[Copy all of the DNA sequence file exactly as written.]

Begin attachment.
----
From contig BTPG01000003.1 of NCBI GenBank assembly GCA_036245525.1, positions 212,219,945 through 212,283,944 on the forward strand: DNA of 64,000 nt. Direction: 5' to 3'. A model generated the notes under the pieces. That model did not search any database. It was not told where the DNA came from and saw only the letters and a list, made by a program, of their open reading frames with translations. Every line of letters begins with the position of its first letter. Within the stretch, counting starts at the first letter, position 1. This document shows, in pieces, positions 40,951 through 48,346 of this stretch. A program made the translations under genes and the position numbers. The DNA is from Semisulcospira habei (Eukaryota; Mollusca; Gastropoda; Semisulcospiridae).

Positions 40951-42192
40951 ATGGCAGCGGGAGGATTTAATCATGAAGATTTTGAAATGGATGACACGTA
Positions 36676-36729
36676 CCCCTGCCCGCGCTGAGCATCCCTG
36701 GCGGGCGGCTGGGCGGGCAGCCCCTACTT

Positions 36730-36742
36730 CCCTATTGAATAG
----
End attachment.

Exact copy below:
From contig BTPG01000003.1 of NCBI GenBank assembly GCA_036245525.1, positions 212,219,945 through 212,283,944 on the forward strand: DNA of 64,000 nt. Direction: 5' to 3'. A model generated the notes under the pieces. That model did not search any database. It was not told where the DNA came from and saw only the letters and a list, made by a program, of their open reading frames with translations. Every line of letters begins with the position of its first letter. Within the stretch, counting starts at the first letter, position 1. This document shows, in pieces, positions 40,951 through 48,346 of this stretch. A program made the translations under genes and the position numbers. The DNA is from Semisulcospira habei (Eukaryota; Mollusca; Gastropoda; Semisulcospiridae).

Positions 40951-42192
40951 ATGGCAGCGGGAGGATTTAATCATGAAGATTTTGAAATGGATGACACGTA
Positions 36676-36729
36676 CCCCTGCCCGCGCTGAGCATCCCTG
36701 GCGGGCGGCTGGGCGGGCAGCCCCTACTT

Positions 36730-36742
36730 CCCTATTGAATAG